Who Does 99¢ Pricing Hurt?

photo http://www.sxc.hu/photo/570269 by Andy Reid http://www.sxc.hu/profile/RockinDadIf first books were universally priced at 99¢, the only folks who’d lose are authors who won’t write or can’t sell a second book. I say, let’s set that expectation!

99¢ is a good price for a single “taster” book so folks can be sure if they like your books. If so, they’ll pay full boat for the others. If not, you don’t have a frustrated reader who feels ripped off, you just have someone who quietly goes away. Folks who pay $12 for a book they hated are far more vocal than folks who only paid 99¢.

Be clear with your readers that’s exactly what you’re doing. “This book is the taster sample. If you like it, here are 6 more!”

Everyone in traditional publishing mourns the loss of the gatekeepers. This is built-in thresholding. Don’t set the bar artificially from the outside, set the bar at “Do you want to write a book badly enough that you’re willing to sell it for 99¢ because you know you’ll be writing more?”

What if I Want to Raise the Price Later?

photo http://www.sxc.hu/photo/875056 by Andrew Steinle http://www.sxc.hu/profile/andrewcsThe common perception is that a low price is hard to raise. It’s just not true.

It’s hard to resell the same thing to the same buyer at a higher price, sure. That’s why we whine about the price of gas, like that’s gonna do any good.

But if I sell my book to you for 99¢, and in a year when I’ve finished 5 of them and am famous for being Chandler reborn, do you really believe I can’t set the price of that selfsame book anywhere I like, and sell copies all day long to new readers?

In fact, would those early readers not tell everyone they know “I knew him when he was 99¢, and he’s worth every penny of ten bucks, go buy the book” ?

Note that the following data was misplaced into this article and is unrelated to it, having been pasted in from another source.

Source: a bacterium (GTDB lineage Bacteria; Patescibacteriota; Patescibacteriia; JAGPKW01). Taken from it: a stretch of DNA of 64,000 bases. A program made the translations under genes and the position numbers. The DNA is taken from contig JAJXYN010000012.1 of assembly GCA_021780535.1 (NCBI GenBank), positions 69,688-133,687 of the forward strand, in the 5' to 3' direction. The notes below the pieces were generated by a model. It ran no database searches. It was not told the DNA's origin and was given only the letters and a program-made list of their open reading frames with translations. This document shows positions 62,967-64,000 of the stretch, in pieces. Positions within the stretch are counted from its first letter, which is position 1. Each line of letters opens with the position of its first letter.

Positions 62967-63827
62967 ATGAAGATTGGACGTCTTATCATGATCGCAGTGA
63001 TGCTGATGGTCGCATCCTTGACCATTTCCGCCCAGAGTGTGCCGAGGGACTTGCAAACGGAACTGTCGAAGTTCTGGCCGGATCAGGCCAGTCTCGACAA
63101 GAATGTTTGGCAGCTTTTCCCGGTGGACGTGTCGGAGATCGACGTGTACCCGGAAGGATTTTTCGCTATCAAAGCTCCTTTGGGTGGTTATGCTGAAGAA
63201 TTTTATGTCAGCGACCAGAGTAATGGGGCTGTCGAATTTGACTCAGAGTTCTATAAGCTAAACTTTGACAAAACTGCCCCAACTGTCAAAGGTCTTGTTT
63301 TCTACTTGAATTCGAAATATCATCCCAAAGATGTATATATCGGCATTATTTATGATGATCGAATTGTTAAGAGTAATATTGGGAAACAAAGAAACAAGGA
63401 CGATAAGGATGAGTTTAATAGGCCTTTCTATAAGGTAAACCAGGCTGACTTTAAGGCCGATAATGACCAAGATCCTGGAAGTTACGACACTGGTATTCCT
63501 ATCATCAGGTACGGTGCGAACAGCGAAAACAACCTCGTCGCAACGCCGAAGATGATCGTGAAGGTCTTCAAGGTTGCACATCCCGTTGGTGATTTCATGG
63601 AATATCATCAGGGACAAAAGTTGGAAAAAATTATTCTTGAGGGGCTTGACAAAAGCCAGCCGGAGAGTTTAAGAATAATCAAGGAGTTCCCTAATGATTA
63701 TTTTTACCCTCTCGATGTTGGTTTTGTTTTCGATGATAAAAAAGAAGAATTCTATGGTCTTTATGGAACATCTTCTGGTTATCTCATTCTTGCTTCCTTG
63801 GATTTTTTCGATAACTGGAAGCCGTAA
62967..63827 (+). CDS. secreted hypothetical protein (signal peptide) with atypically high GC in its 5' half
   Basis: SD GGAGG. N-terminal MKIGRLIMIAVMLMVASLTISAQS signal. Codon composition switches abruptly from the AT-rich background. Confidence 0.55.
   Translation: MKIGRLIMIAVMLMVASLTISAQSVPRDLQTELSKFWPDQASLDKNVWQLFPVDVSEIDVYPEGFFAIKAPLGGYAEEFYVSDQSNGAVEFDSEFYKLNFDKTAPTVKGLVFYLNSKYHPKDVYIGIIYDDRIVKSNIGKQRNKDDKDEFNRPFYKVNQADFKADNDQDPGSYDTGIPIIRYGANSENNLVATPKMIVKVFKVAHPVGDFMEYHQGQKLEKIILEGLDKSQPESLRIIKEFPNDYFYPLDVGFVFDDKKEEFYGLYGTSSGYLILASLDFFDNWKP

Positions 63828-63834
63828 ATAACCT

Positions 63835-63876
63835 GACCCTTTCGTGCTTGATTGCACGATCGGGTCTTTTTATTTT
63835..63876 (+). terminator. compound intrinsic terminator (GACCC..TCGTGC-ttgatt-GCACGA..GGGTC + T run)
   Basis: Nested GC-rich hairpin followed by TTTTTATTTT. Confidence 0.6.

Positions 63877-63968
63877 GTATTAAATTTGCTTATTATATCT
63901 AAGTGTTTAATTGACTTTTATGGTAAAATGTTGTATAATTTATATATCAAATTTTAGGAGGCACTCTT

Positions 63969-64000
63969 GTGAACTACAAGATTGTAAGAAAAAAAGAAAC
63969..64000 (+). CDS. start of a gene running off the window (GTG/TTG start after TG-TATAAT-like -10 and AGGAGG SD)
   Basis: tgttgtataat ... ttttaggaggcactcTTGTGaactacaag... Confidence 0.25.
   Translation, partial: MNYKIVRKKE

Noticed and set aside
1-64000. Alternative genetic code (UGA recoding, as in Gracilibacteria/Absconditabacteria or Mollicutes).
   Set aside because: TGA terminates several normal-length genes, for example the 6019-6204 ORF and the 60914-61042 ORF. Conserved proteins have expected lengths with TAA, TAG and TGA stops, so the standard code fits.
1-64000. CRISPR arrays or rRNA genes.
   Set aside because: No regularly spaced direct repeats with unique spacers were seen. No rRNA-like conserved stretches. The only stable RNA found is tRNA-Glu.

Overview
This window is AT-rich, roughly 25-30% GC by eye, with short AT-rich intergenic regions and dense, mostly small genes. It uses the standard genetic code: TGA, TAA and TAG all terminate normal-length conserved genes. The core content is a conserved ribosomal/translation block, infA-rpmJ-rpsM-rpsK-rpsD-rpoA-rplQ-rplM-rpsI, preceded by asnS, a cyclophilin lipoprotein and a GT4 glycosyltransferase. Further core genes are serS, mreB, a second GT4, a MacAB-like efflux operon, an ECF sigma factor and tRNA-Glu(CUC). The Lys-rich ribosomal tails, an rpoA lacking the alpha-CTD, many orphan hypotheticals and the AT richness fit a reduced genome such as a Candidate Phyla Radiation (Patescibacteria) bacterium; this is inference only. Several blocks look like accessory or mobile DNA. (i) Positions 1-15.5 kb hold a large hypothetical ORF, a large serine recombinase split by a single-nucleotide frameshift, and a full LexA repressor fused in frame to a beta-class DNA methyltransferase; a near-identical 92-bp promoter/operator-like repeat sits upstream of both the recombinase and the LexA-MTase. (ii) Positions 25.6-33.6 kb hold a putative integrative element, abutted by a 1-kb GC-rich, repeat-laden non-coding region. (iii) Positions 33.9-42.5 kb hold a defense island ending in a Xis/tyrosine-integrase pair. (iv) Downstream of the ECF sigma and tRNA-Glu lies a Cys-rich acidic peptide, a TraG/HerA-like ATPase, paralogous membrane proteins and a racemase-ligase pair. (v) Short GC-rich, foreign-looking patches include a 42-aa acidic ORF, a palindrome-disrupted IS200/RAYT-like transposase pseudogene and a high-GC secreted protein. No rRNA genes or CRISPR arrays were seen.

Should Price Equal Value?

photo http://www.sxc.hu/photo/1334745 by Robert Linder http://www.sxc.hu/browse.phtml?f=profile&l=linder6580Price is a number. Value is the outcome of a relationship.

My first book, The Commonsense Entrepreneur, has made the difference between a lifetime of struggle and successful entrepreneurship for more than one person.

Lifetime earnings of, let’s estimate, a million dollars. Measure of happiness and contentment from working for yourself instead of a soul-sucking corporation: priceless (meaning, oddly enough, “of such high value as to be incalculable.”)
Continue reading “Should Price Equal Value?”

Who Says a $10 Book is Better Than a 99¢ Book?

photo http://www.sxc.hu/photo/641396 by jweston http://www.sxc.hu/profile/jwestonSeems I started this last week, talking about digital book pricing. Since digital books have essentially no cost involved in delivery, the price is almost an abstract concept.

It’s often argued that a book priced at 99¢ looks like the author doesn’t value their own work (usually by authors who don’t want to sell their books for 99¢.)

In what context do “price” and “value” relate to each other? That’s the question I’ll be exploring in a bit of detail this week.
Continue reading “Who Says a $10 Book is Better Than a 99¢ Book?”

5 Things I Believe About Pricing Your Digital Book

photo http://www.sxc.hu/photo/1243714 by  floretan http://www.sxc.hu/profile/floretanSmashwords did extensive research and discovered that, all other things being equal, the price that sells is $3.99.

A few thoughts:

  1. I don’t buy digital books. I don’t even download them free, or, well, when I do, I don’t bother to read them. I’m a book in my hands guy. So as a buyer, digital price is irrelevant.
  2. The market expects that digital books will cost less than print. For good or ill, we have to be aware of the expectation, and if we defy it, we have to manage it, not just ignore it.
  3. Continue reading “5 Things I Believe About Pricing Your Digital Book”